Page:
Want to ensure marginalized voices are heard? Listen to them before you write for them.
So, I've seen a lot of discussion about whether we should really be reading White Fragility and promoting it and books like White Like Me right now. And, I have to say that I understand the objection, even though I think those are good books to read.
The point is--don't JUST read those. And maybe don't read those first. Instead, start with books by Angela Davis, Ibram X. Kendi, Malcolm X, Henry Louis Gates, and Cornel West. You may need to go read books by white people about your white person biases after you read these other works and then go BACK to the texts by Black writers to fully respond and process those other works, and that's OK.
But don't just read one book on race by a white person and decide you are done.
Similarly, instead of White Savior narratives like The Help, Green Book, and Hidden Figures consider turning to works by Maya Angelou, Toni Morrison, Alice Walker, Richard Wright, Colson Whitehead, Jesmyn Ward.
These lists are incomplete, but the idea is that if I point you in a direction, you can keep up the momentum, right?
Similarly, in a writer's group I'm in today, a cis woman (she identified herself as such) indicated she wanted to write about a trans character. Then a couple of men jumped in and said they were writing genderless characters or non-binary ones. They all indicated they want to bring a voice to the unrepresented. They were happy because they felt that no one else had done such work before.
While I applaud the attention to non-cis and non-het characters, I see a lot of writers talking about how underrepresented queer writers are. The problem is these well-meaning people aren't looking at the legacy before them and the contemporary writers around them.
So, if you're going to write about queer people, please go out and read works by queer people first. If you are writing fiction that has characters who are genderless or who flout gender conventions, go read Joanna Russ, Marge Piercy, Jeanette Winterson, Octavia Butler, T. Cooper, Leslie Feinberg, Caitlan Kiernan, Poppy Z. Brite (now Billy Martin).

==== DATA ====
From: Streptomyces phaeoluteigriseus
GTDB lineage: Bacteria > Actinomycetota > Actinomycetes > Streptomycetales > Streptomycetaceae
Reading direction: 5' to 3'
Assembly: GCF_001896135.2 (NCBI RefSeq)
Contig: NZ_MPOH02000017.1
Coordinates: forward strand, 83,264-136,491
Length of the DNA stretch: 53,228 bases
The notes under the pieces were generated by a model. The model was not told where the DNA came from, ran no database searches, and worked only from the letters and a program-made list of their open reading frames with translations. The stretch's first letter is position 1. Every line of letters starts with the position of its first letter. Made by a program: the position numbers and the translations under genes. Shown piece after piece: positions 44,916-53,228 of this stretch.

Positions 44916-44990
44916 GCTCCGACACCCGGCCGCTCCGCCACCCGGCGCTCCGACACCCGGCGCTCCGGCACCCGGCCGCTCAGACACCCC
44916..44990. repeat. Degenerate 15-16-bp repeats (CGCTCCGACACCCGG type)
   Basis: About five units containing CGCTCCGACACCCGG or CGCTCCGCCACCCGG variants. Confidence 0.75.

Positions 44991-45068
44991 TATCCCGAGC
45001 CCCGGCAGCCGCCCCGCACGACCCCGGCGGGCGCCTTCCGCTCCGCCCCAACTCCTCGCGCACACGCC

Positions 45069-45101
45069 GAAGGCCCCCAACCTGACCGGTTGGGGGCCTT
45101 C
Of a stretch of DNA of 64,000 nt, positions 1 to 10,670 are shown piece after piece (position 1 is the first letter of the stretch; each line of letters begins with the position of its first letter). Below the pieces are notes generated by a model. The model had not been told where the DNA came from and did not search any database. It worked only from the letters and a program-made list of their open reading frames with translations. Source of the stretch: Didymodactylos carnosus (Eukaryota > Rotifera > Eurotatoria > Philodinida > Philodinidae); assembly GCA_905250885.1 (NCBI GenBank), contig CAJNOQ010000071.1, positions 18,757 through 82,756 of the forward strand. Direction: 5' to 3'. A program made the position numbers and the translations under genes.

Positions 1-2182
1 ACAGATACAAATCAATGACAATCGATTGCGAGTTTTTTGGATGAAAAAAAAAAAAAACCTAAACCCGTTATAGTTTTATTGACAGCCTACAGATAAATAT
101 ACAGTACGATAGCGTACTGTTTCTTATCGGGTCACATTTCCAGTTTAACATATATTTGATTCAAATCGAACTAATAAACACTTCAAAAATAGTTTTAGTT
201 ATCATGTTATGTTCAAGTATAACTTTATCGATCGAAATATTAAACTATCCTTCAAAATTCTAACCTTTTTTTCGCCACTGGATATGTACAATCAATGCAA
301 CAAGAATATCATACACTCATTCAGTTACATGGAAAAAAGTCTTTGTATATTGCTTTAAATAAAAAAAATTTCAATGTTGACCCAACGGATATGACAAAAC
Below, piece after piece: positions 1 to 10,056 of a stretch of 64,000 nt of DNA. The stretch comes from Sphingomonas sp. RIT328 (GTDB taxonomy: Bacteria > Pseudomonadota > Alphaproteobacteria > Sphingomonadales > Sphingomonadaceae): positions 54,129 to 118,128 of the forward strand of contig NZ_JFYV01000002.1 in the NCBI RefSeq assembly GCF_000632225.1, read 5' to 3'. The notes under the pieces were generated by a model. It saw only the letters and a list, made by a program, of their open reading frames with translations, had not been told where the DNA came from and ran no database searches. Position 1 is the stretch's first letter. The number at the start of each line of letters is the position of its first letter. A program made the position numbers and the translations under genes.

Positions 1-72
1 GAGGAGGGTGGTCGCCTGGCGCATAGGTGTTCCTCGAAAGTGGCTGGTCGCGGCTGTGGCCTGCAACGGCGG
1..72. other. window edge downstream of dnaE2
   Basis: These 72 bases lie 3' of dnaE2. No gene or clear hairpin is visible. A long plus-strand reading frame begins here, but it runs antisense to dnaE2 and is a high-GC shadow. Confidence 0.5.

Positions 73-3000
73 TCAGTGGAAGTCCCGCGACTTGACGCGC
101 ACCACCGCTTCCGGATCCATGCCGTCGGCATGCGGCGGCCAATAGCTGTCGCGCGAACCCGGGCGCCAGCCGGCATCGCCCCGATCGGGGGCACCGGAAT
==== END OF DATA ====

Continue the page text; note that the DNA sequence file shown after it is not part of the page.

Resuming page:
It really only takes a few Google searches to find plenty of new writers to explore. Here are a few listicles to get you started:
15 Trans, Nonbinary, and Gender Nonconforming Writers to Support
Broaden Your Horizons with 19 Must-Reads by Trans and Nonbinary Authors
16 Books Written by Transgender and Nonbinary Authors You Should Already Be Reading
Go to Lambda Literary and explore there. Also, know that there are other organizations out there focused on fiction by LGBTQIA+ authors.
Please, writers, realize that you are entering a conversation that has already been started before you discovered the table existed. Please know where you are situated in that larger context before you decide to speak for a group you are an ally for, but not a member of.
During today's Common Ground: Law Enforcement & Our Community event, Beth Waldrup gave a list of books (go about 30 minutes in to that video) as resources, and I wanted to share that list here with links.
Note: Clicking the cover will take you to an Amazon page. These are not affiliate links. Do consider, though, if you use Amazon to also make use of their Smile option. I use it to donate funds to the H&P Animal Alliance with every purchase. Alternatively, if you don't want to shop Amazon (and I totally understand why some folks don't want to) check out eBooks.com for your digital copy needs and ThriftBooks.com for used copies.
Library option: Our public library is part of the Arkansas Digital Consortium. The following books are part of that collection, although you will have to get on the waitlist: Stamped from the Beginning, How to be an Antiracist, The Hate U Give.